An effective strategy for defeating IS depends on an objective that can be achieved with the resources and allies at hand.
The president's four-pronged strategy of airstrikes, support to local proxies, defending against ISIS attacks through intelligence and counter-terrorism, and humanitarian assistance leaves many unanswered questions.
Lebanon’s official policy of disassociation with the war in neighboring Syria hasn’t kept the conflict at bay.
Obama’s strategy is a positive step forward after years of relative inaction on part of the United States, but it is far from comprehensive.
If Obama’s strategy to defeat the Islamic State is to work, the Saudis and Iranians must cooperate.
Qatar wants to increase its influence and break free from Saudi Arabia’s orbit. But its miscalculations and domestic and international challenges make that difficult.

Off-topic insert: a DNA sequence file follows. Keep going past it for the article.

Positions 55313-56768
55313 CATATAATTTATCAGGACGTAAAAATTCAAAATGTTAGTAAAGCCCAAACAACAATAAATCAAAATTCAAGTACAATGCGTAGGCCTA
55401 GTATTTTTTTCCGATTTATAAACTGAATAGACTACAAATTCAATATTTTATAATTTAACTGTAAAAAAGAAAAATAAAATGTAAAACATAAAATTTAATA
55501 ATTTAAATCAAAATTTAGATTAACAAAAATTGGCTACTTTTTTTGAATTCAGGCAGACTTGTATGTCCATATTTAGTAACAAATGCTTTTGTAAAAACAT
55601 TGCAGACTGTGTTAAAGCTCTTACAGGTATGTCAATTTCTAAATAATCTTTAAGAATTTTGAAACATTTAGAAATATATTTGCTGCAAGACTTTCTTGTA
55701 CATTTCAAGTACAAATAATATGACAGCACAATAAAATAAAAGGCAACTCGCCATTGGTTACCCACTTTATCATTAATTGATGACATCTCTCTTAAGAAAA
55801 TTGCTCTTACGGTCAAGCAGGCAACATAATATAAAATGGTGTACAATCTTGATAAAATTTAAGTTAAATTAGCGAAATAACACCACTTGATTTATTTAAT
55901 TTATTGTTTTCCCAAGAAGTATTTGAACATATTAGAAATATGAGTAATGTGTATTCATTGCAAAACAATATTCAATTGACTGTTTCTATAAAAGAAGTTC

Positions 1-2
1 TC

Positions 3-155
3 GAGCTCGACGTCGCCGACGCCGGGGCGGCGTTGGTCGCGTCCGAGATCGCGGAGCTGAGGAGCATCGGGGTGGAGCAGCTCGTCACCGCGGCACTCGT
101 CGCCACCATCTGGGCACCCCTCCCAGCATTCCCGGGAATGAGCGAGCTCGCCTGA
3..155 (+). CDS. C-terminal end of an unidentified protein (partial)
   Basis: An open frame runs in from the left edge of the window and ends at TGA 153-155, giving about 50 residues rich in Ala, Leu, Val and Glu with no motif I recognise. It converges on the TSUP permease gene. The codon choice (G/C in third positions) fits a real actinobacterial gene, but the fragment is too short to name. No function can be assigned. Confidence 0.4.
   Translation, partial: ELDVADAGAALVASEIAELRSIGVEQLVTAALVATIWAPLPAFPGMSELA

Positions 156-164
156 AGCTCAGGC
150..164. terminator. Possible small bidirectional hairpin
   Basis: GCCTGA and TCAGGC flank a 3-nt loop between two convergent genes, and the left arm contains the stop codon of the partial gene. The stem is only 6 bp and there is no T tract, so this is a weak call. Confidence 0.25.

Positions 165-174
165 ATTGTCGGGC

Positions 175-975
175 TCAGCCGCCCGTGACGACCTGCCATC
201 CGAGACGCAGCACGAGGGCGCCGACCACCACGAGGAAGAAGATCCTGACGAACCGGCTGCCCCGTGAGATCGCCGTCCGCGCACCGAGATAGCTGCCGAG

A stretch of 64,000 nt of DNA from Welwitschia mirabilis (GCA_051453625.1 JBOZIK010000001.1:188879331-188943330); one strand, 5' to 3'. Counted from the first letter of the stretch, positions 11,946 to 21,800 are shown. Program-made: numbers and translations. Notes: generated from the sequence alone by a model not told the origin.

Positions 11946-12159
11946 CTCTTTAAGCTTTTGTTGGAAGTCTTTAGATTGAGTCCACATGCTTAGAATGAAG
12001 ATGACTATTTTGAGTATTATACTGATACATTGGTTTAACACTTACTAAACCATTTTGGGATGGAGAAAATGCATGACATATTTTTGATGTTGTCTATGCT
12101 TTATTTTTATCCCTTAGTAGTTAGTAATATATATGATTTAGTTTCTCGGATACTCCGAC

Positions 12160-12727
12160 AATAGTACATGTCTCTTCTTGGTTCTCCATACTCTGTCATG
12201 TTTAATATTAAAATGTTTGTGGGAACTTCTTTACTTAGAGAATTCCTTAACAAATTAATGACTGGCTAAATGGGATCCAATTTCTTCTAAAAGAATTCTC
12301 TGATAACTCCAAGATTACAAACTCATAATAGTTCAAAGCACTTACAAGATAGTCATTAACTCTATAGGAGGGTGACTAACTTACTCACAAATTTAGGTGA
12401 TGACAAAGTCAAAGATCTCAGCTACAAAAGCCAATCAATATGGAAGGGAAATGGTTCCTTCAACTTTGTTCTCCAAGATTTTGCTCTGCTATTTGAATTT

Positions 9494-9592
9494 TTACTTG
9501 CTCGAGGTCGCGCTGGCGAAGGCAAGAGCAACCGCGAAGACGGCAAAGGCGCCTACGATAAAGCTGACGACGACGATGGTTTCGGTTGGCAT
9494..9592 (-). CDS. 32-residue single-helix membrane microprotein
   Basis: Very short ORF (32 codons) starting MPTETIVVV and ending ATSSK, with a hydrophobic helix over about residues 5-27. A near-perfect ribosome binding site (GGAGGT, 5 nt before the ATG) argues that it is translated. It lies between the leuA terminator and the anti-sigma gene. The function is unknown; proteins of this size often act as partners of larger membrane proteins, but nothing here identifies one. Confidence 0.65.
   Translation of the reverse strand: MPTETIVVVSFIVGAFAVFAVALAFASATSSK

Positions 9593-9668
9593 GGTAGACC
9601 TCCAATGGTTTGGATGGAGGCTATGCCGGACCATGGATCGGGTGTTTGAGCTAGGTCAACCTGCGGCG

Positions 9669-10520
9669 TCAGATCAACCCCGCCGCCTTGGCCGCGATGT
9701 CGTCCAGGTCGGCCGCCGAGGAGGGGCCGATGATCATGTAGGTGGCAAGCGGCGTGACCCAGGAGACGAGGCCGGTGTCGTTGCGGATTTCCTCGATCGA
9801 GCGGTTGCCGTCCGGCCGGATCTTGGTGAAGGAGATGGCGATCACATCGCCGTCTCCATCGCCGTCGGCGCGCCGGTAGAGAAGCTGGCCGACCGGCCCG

The well-intentioned instincts of Barack Obama have run up against the harsh, complex realities of a Middle East in which no conflict has only two sides or a good outcome that doesn’t create new risks.
Much of the U.S. strategy towards Iraq will hinge on what goes on in Baghdad itself and the actions that the Iraqi government takes toward its own population.
With no mainstream media channel through which to communicate, Islamic State uses extreme acts of violence in order to attract global attention online.
The most effective way to tackle the Syrian refugee crisis is for neighboring states to assume a leading role in development spending, infrastructure upgrading, and job creation.